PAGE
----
Ms. Napolitano is a doctoral candidate in political science at the École des hautes études en sciences sociales (EHEES) and a PhD researcher at the Institut français du Proche-Orient (IFPO).
More than two years since the start of the Syrian uprising in March 2011, Iran and the Lebanese movement Hezbollah are still strategic allies of the Syrian regime. Both are providing it with financial and military support, and both are directly engaged in the armed struggle1 that the Syrian army is waging against the revolutionaries in many parts of the country. Iran and Hezbollah justify their stance as a duty to preserve the "axis of resistance and refusal"2 and defend Syria, which, because of its militant stance against Israel, they consider a victim of a Western conspiracy.
While this alliance allows the Syrian regime and its partners to exploit the Palestinian cause to gain public support, Hamas, the Palestinian "resistance" organization, has left the "axis." Eleven months after the start of the Syrian conflict, and under political pressure from many quarters, Hamas finally came out in favor of the Syrian people and broke its partnership with the regime. What explains Hamas's shifting position? And how has this positioning affected the movement's strategy in Syria and beyond? This article will pinpoint the different stages that have characterized Hamas's attitude towards the Syrian uprising and provide an overview of the repercussions of the Syrian protest in the Palestinian refugee camps,3 where the movement has built a grassroots base over the past decade.
This article is based on press articles, official Hamas statements and interviews and observations gained during fieldwork in Yarmouk, a Palestinian refugee camp in the southern suburbs of Damascus,4 between September 2010 and May 2011. Information concerning the role of Palestinians in the Syrian revolution has been collected through interviews conducted via Skype with Palestinian activists living in Yarmouk and from social-network pages managed by Palestinian refugees in Syria.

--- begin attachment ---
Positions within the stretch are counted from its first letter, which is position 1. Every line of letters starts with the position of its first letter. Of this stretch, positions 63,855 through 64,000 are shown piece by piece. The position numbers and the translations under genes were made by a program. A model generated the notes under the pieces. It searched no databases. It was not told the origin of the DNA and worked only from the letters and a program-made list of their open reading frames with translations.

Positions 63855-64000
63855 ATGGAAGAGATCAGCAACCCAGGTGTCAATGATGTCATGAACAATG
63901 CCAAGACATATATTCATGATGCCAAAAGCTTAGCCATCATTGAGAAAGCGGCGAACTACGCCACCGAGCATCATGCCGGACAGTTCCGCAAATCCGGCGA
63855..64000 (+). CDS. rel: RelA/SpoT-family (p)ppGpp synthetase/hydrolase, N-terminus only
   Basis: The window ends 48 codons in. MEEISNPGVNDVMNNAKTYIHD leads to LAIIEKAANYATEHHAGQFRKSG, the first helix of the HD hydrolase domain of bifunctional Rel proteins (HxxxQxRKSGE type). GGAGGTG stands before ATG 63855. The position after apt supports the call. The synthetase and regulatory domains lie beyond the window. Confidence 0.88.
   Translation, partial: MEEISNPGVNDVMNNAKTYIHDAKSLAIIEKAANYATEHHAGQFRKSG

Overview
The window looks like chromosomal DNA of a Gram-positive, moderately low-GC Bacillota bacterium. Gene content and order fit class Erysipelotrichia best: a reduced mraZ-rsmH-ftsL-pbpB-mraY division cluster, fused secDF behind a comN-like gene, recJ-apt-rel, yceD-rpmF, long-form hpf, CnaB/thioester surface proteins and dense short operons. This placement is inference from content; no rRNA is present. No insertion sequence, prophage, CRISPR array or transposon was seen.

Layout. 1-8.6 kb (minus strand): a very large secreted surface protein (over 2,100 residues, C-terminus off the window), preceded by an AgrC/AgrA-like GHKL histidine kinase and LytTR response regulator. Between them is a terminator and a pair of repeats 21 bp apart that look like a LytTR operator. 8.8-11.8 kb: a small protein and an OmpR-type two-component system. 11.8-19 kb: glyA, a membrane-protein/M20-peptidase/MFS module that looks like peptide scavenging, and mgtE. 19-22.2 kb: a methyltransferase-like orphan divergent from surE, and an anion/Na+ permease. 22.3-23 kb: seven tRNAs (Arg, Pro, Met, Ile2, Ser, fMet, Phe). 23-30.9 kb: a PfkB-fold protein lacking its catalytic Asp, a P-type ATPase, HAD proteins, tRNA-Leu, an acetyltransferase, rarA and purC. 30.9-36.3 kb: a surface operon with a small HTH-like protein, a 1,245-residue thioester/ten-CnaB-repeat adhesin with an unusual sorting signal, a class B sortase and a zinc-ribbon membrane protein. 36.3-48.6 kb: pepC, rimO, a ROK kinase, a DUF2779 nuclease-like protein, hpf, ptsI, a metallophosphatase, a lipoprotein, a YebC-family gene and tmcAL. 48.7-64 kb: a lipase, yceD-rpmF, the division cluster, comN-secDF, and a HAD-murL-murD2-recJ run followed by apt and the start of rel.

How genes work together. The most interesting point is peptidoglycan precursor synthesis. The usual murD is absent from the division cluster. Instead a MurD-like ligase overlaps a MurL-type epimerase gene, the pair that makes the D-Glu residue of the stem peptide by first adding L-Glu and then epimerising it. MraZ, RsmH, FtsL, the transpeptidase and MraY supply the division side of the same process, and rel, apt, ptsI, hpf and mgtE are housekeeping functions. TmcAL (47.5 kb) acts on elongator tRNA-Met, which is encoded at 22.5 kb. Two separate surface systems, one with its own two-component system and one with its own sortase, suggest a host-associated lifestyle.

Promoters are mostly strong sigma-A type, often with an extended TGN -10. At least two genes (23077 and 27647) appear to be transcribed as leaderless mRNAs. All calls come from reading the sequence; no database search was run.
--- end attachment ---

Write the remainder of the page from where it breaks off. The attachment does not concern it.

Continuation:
HAMAS AND SYRIA BEFORE 2011
Hamas opened an office in Damascus as a communication channel with the "Alliance of Ten Palestinian Factions" that had been formed in 1993 to oppose the Oslo accords. It was only after the expulsion of Hamas's leaders from their Amman offices in 1999, however, that Damascus became the headquarters of the movement's external wing, which was in charge of managing its foreign policy. While for Hamas Syria was its only ally in a situation of regional isolation, for Syria the rapprochement with the movement was an opportunity to renew its influence on the Palestinian scene. After the signing of the Oslo accords in 1993, the displacement of the Palestinian political leadership inside the West Bank and Gaza Strip deprived Syria of any means of influencing Palestinian political life. Moreover, when in 2000 Bashar al-Assad succeeded his father as the Syrian head of state, the alliance with Hamas, Iran and Hezbollah represented an opportunity to gain a regional role and reaffirm his father's nationalist rhetoric, according to which Syria was the only Arab country to defend the Palestinian cause and support the resistance against Israel.